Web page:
I begin by approaching the topic indirectly with KPBS on Report: California Skimping On Spending For Tobacco Prevention.
In California, only 14 percent of the recommended $441.9 million of tobacco settlement dollars is being spent on tobacco prevention and cessation programs, report by Campaign for Tobacco-Free Kids finds.Also see Report: California Skimping On Spending For Tobacco Prevention By Megan Burke, Maureen Cavanaugh, Peggy Pico.
Tuesday, December 10, 2013
It's been 15 years since most U.S. states agreed to a more than $264 billion settlement with the big tobacco companies to recover health care costs.Tsk, tsk.
Many people figured that would be enough to help smokers who wanted to quit, and deter the next generation from picking up a smoking habit. But a group of public health organizations finds that in California, tobacco prevention programs are getting a very small cut of that large pot of money.
A report published Monday by the Campaign for Tobacco-Free Kids found only 14 percent of the amount recommended by Centers for Disease Control and Prevention is spent on the state's tobacco prevention and cessation programs; Only $64.8 million of the CDC-recommended $441.9 million will be spent this year in California.
Follow over the jump for more on quitting smoking from SDSU and UCSD.
SDSU explains the power of celebrity in Stars Offer Incentive to Quit By Michael Price
SDSU research finds people are more likely to want to quit smoking when celebrities with cancer make headlines.Finally, UCSD describes the power of policy in Total Smoking Bans Work Best By Scott LaFee.
Tuesday, December 10, 2013
Millions of people will make a resolution to quit smoking around Jan. 1, but a new study suggests an even more powerful motivator than New Year’s resolutions: celebrity cancer diagnoses.
In a study published this week in Preventive Medicine, researchers from San Diego State University, the Santa Fe Institute, the University of North Carolina and the Johns Hopkins Bloomberg School of Public Health found that when celebrities publicly discuss their struggles with cancer diagnoses, the resulting media coverage prompts more smokers to search for information on quitting than events like New Year’s Day or World No Tobacco Day.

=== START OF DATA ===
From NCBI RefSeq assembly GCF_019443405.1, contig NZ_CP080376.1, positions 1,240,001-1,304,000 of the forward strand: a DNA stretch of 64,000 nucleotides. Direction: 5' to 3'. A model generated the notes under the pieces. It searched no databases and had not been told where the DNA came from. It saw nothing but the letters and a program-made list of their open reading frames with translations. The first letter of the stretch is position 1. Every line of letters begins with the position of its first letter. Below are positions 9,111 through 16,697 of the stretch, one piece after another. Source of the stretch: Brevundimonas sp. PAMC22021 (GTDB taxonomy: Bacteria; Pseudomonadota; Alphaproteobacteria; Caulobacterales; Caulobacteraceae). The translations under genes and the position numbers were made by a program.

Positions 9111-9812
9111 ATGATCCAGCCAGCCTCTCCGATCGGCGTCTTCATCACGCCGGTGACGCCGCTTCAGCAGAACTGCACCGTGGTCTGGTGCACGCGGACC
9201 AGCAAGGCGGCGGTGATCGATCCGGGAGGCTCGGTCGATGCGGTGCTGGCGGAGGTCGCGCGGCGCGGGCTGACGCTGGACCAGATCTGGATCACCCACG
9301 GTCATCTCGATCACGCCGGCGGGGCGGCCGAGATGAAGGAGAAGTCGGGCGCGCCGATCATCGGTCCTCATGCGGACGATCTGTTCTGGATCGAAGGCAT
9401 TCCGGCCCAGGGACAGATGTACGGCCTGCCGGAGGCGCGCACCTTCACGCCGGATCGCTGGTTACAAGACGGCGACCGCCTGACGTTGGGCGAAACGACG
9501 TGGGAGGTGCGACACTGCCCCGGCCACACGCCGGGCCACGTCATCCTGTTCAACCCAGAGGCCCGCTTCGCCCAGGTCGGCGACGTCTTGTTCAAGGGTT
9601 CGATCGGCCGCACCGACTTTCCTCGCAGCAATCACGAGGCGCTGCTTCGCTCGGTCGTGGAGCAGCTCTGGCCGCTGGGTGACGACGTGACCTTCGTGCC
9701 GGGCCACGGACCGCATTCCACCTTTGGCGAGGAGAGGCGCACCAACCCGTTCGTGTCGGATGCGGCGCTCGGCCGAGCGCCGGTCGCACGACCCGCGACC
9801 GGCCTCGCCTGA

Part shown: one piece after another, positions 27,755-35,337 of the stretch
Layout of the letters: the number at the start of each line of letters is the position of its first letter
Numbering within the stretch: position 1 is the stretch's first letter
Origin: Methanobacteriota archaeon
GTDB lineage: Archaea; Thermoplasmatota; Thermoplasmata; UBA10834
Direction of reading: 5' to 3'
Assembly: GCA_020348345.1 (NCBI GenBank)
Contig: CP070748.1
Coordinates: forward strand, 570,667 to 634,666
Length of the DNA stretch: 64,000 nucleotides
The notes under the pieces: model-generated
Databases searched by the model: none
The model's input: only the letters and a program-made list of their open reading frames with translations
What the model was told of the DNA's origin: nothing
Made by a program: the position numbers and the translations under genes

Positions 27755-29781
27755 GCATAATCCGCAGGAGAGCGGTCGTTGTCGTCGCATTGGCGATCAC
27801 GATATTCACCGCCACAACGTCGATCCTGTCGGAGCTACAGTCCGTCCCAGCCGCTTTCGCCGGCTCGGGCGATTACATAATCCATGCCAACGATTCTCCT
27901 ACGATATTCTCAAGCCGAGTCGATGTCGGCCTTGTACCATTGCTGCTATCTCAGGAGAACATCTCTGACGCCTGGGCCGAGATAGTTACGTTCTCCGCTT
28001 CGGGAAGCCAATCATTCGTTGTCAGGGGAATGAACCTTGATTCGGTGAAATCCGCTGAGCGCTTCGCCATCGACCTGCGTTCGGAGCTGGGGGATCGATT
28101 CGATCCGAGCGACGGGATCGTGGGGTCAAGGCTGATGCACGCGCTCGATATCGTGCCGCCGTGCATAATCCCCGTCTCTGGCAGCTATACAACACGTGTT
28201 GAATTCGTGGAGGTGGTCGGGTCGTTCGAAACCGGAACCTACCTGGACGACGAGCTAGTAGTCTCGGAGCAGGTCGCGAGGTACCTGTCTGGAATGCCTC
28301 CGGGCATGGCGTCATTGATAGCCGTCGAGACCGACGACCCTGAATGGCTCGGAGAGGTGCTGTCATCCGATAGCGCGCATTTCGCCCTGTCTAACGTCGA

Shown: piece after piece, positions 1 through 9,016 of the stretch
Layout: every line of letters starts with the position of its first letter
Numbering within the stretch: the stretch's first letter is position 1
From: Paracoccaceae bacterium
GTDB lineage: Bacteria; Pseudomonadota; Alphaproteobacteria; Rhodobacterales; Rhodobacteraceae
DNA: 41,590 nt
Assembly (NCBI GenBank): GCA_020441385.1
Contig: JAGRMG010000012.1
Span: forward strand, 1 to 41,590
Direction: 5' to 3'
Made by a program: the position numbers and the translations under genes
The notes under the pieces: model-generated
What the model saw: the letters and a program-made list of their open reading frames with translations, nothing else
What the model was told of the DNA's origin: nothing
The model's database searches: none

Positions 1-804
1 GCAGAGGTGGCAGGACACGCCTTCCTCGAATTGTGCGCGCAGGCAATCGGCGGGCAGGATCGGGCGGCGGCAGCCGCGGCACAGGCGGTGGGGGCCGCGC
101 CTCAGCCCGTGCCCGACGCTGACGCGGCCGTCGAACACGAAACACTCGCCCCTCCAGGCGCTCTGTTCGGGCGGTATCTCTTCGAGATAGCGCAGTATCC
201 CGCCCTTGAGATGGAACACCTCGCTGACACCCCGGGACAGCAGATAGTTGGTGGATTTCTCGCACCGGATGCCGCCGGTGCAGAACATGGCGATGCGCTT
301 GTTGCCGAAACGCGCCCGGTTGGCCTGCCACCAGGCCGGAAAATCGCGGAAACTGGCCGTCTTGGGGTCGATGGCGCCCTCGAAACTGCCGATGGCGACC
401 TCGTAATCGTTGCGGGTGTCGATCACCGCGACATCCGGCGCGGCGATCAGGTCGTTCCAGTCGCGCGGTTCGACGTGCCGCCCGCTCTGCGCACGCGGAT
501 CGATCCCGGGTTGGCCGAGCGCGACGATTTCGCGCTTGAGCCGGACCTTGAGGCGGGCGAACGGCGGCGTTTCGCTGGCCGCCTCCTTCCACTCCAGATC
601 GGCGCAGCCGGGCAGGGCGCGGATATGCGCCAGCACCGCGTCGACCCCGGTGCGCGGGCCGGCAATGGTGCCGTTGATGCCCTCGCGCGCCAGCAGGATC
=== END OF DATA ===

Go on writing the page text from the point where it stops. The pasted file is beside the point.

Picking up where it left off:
Public health experts have long known these discussions spur others to get screened for cancer or consider the same treatments, but it was unclear whether these discussions also promoted cancer prevention behaviors, like quitting smoking. This question has evaded study because the method most commonly used to assess cancer-related behaviors—annual telephone surveys—isn’t fine-grained enough to tell researchers which events are influencing respondents’ answers.
With no place to puff, smokers are more likely to cut back or quit, researchers sayAs I wrote about losing weight, may those of you who want to quit do so safely and successfully.
December 18, 2013
Completely banning tobacco use inside the home – or more broadly in the whole city – measurably boosts the odds of smokers either cutting back or quitting entirely, report University of California, San Diego School of Medicine researchers in the current online issue of Preventive Medicine.
“When there’s a total smoking ban in the home, we found that smokers are more likely to reduce tobacco consumption and attempt to quit than when they’re allowed to smoke in some parts of the house,” said Wael K. Al-Delaimy, MD, PhD, professor and chief of the Division of Global Health in the UC San Diego Department of Family and Preventive Medicine.
“The same held true when smokers report a total smoking ban in their city or town. Having both home and city bans on smoking appears to be even more effective.”